In the modern art world, the color black seems to have lost its zest. In amateur art circles, it is quite common to hear, "My teacher told me not to use black" or "College presented the challenge of omitting black." Even on the art forums where amateurs come together with professionals you will often find such simple questions as, "Which black should I use?" Obviously, current art students are not being taught the full color spectrum. As far as I can tell, black has been used since the beginning of oil painting and, frankly, the practice of avoiding black would be quite a mistake as Caravaggio, Leonardo, Rembrandt and Velazquez all used the color very often and to their advantage. For example, you can take a look at how Rembrandt painted the Haman in disgrace and Velazquez painted Crucified Christ. It is interesting to note that Velazquez intentionally limited his palette to just a few colors and black was one of the few that he chose to include. If these masters had been taught to avoid black, just imagine how different their work would have been! They obviously knew that the color black was a powerful tool in their artistic toolbox.

"If I could find anything blacker than black, I'd use it." - Joseph Mallord William Turner

With the arrival of Impressionism a wide variety of color ranges came into play, and coincidentally, for the first time, affordable blues. Artists could then mix their own dark colors. It was at that time that black became unfashionable, for the Impressionist masters did not depict their shadows in shades of gray, but instead, they used color. It is important to keep in mind, however, that the Impressionists' work was not accepted into the Salon de Paris for exhibition to the public at that time. What is also interesting is that while modern art may teach students to avoid black, thus accepting one particular Impressionist idea, Impressionism as a whole, though, seems to have been thrown out while we encourage students to focus on the more modern idea of Abstract Expressionism.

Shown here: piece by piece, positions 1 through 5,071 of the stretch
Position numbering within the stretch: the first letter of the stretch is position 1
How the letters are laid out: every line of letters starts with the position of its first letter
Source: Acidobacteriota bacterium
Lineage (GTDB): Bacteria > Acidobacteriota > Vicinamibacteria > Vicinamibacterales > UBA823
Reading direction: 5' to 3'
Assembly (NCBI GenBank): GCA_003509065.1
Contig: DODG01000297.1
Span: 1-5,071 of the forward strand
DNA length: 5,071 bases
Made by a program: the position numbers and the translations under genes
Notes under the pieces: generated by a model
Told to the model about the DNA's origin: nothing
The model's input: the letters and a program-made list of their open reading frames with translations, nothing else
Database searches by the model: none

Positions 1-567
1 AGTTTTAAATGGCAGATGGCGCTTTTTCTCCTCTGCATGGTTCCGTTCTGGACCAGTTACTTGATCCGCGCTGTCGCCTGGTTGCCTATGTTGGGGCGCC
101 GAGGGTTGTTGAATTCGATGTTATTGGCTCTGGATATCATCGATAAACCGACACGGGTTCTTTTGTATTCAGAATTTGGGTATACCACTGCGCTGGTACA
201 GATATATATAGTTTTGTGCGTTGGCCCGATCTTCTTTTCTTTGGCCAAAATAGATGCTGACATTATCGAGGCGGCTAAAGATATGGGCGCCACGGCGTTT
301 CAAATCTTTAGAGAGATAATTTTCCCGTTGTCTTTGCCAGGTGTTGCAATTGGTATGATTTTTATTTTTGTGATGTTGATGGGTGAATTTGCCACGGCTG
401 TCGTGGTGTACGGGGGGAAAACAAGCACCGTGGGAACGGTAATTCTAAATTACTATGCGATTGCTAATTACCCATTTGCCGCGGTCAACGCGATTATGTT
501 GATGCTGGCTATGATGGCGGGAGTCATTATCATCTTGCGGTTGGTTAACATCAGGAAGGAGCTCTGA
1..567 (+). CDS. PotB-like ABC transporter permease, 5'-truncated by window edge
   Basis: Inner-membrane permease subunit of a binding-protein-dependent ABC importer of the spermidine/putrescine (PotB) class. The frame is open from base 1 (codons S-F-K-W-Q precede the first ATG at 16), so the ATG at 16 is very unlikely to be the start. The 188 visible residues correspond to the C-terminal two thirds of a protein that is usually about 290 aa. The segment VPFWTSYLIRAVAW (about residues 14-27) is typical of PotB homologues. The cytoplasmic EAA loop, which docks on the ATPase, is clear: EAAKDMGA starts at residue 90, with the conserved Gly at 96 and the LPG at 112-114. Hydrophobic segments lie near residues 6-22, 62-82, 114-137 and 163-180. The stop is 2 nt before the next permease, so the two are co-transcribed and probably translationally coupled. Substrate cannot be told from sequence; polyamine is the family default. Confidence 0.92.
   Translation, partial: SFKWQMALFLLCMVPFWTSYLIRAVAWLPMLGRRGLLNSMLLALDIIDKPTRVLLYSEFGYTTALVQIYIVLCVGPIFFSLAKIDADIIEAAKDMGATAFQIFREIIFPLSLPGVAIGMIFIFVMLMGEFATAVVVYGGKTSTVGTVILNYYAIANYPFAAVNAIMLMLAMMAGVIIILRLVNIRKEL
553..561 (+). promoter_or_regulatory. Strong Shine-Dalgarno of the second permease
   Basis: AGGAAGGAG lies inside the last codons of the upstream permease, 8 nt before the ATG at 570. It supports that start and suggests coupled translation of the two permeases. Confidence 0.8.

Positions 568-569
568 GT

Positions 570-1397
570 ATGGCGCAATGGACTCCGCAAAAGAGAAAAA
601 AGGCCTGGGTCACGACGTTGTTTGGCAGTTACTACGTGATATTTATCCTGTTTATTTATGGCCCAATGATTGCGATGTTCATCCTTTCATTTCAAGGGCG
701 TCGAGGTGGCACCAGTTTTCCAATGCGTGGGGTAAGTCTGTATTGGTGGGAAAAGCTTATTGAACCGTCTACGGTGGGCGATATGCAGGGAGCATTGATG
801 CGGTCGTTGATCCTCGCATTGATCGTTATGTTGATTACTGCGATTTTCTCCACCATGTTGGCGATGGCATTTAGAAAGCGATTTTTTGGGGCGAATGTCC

Now, obviously, if you wanted to copy the works of Claude Monet, especially in his later period, of course you would have to avoid using black. However, a teacher who believes everyone should avoid this color altogether is providing an inadequate education to their students. Students should be taught that sometimes black can be used poorly, but also that it can be used to great effect. Yes, the use of black should be discouraged to novice artists as it can easily overpower the rest of the colors in their palette. Yes, a novice can certainly get carried away mixing their colors with black to create gray and dreary colors. And, yes, straight from the tube, black paint has few reflective properties. All of this together can certainly kill a painting. However, do we teach driver's education courses by telling the students to stay off of the interstate because it is usually where the most dangerous accidents occur? How many young, cash-strapped artists are relegated to mixing their more expensive pigments together to create a usable black? The omission of black should be a personal choice, and not one of academic merit.

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